Verse 17

Genesis 17:17. Then Abraham fell on his face, and laughed — It was a laughter of delight, not of distrust. Now it was that Abraham rejoiced to see Christ’s day; now he saw it and was glad; (John 8:56;) for as he saw heaven in the promise of Canaan, so he saw Christ in the promise of Isaac, and said, Shall a child be born to him that is a hundred years old? — He doth not here speak of it as at all doubtful, for we are sure he staggered not at the promise, (Romans 4:20,) but as wonderful, and that which could not be effected but by the almighty power of God.


Verse 18

Genesis 17:18. And Abraham said, O that Ishmael might live before thee! — This he speaks, not as desiring that Ishmael might be preferred before the son he should have by Sarah, but as dreading lest he should be forsaken of God. The great thing we should desire of God for our children is, that they may live before him; that is, that they may be kept in covenant with him, and may have grace to walk before him in uprightness. God’s answer to this prayer is an answer of peace. Abraham could not say he sought God’s face in vain; nor shall we, if we seek it sincerely.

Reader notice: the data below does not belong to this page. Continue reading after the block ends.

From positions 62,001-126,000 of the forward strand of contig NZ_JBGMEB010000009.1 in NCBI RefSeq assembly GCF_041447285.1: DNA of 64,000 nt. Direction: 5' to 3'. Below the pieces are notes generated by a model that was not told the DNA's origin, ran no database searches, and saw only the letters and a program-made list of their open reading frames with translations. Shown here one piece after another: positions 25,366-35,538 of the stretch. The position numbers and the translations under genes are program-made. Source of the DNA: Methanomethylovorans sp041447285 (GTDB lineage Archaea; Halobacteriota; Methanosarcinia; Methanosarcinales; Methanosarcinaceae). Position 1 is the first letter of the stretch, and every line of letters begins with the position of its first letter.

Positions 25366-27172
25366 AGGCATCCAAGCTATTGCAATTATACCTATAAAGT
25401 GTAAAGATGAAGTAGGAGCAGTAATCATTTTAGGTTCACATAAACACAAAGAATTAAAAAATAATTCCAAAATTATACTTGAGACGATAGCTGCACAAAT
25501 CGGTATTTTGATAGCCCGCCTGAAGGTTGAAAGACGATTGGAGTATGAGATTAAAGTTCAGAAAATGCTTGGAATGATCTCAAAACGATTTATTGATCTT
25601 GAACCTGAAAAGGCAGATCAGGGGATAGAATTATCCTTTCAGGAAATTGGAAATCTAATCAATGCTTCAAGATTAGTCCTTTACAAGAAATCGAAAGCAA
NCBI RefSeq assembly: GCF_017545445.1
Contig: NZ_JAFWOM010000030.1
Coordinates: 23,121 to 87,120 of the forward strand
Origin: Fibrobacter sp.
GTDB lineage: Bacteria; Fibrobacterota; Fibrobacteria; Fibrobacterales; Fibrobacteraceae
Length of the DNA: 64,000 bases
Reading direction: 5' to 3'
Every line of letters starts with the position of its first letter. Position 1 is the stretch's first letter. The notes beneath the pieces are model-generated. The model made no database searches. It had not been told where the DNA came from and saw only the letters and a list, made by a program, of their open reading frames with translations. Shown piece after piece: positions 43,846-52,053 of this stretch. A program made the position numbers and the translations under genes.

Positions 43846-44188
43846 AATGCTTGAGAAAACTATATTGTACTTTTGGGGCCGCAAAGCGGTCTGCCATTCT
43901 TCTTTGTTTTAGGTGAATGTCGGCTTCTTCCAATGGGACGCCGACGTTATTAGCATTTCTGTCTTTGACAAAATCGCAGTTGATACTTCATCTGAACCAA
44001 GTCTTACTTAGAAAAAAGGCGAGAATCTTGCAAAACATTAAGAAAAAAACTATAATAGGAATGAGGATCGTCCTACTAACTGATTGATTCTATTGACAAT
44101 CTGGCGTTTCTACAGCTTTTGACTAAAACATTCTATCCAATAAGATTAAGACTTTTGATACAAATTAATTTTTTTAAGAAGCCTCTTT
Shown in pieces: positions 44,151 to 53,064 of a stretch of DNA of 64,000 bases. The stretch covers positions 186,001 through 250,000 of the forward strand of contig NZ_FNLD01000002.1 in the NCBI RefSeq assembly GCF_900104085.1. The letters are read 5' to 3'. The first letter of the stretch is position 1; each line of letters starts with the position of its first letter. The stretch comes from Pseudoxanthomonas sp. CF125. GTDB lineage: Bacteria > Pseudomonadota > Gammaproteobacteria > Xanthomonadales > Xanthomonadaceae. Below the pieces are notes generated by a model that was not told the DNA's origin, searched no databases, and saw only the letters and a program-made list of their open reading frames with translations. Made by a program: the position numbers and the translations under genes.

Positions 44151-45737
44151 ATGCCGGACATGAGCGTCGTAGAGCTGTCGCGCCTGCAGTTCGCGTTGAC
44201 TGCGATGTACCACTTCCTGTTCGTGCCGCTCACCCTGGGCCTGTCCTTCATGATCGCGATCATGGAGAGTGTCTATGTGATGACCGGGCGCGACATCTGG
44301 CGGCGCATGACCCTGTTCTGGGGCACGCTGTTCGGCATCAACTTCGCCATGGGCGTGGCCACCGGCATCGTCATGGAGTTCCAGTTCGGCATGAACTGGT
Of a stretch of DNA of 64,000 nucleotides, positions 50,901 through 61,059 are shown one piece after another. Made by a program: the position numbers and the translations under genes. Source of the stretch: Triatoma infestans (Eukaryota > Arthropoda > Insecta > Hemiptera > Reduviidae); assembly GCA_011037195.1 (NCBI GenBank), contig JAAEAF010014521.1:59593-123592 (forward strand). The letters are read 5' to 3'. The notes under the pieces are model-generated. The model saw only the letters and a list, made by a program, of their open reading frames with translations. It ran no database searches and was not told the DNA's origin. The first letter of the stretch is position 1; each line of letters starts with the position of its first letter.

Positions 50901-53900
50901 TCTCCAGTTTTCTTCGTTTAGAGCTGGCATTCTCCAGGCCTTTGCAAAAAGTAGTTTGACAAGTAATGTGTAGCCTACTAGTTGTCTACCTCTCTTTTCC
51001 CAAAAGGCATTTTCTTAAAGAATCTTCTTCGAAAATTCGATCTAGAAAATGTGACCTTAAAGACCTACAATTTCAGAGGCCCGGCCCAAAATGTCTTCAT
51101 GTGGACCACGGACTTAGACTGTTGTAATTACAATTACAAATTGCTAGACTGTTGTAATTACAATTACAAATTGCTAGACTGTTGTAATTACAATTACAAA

Verse 20

Genesis 17:20. As for Ishmael, I have heard thee; I have blessed him — That is, I have many blessings in store for him. 1st, His posterity shall be numerous: I will multiply him exceedingly. 2d, They shall be considerable: twelve princes shall he beget. We may charitably hope that spiritual blessings also were bestowed upon him, though the visible church was not brought out of his loins.


Verse 21

Genesis 17:21. He names that child Isaac, that is, laughter, because Abraham rejoiced in spirit when this son was promised him.

 


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Bibliography Information
Benson, Joseph. "Commentary on Genesis 17:4". Joseph Benson's Commentary. https://www.studylight.org/commentaries/rbc/genesis-17.html. 1857.

Lectionary Calendar
Sunday, October 13th, 2019
the Week of Proper 23 / Ordinary 28